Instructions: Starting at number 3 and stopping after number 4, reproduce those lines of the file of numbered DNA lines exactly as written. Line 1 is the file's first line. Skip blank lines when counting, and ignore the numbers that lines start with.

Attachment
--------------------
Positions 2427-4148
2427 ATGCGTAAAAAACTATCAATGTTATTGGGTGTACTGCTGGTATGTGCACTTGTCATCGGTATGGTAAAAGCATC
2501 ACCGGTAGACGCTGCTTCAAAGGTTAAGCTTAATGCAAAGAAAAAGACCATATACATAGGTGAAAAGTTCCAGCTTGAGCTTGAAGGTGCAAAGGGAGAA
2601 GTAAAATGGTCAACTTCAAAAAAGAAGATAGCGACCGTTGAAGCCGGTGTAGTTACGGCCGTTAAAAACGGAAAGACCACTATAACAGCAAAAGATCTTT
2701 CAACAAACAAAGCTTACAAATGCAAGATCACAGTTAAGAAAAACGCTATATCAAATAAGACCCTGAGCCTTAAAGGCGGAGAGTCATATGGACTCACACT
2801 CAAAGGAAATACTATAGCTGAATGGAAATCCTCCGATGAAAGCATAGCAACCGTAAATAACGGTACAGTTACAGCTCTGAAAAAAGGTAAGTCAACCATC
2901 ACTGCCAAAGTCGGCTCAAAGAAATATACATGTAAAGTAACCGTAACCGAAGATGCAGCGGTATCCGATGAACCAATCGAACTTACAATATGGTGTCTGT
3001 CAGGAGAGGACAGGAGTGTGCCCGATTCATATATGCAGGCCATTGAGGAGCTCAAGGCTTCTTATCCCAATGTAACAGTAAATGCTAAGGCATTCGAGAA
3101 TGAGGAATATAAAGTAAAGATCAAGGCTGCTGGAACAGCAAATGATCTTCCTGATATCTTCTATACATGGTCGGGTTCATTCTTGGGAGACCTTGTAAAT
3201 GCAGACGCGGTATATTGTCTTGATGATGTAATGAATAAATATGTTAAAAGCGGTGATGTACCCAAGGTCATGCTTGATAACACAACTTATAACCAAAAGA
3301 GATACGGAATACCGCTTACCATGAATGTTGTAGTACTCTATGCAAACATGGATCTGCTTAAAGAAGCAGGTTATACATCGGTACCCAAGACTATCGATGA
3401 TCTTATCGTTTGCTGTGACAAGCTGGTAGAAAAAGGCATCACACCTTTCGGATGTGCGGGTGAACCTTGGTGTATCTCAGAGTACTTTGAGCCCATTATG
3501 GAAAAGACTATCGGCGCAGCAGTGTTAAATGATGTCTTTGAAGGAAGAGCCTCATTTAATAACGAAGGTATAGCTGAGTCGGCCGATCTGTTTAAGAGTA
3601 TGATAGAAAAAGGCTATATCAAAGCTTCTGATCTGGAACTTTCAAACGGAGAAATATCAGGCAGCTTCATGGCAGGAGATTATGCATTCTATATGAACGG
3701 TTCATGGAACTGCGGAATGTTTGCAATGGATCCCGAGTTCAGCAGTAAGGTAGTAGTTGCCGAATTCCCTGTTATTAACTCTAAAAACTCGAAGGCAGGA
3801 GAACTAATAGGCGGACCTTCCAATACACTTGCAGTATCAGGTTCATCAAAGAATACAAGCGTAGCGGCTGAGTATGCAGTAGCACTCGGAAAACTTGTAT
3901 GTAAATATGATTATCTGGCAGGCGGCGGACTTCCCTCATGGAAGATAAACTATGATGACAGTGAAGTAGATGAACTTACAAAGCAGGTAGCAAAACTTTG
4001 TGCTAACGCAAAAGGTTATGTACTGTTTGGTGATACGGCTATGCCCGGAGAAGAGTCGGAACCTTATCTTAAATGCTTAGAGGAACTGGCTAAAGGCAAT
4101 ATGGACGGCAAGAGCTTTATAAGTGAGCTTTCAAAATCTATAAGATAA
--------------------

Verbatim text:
2501 ACCGGTAGACGCTGCTTCAAAGGTTAAGCTTAATGCAAAGAAAAAGACCATATACATAGGTGAAAAGTTCCAGCTTGAGCTTGAAGGTGCAAAGGGAGAA
2601 GTAAAATGGTCAACTTCAAAAAAGAAGATAGCGACCGTTGAAGCCGGTGTAGTTACGGCCGTTAAAAACGGAAAGACCACTATAACAGCAAAAGATCTTT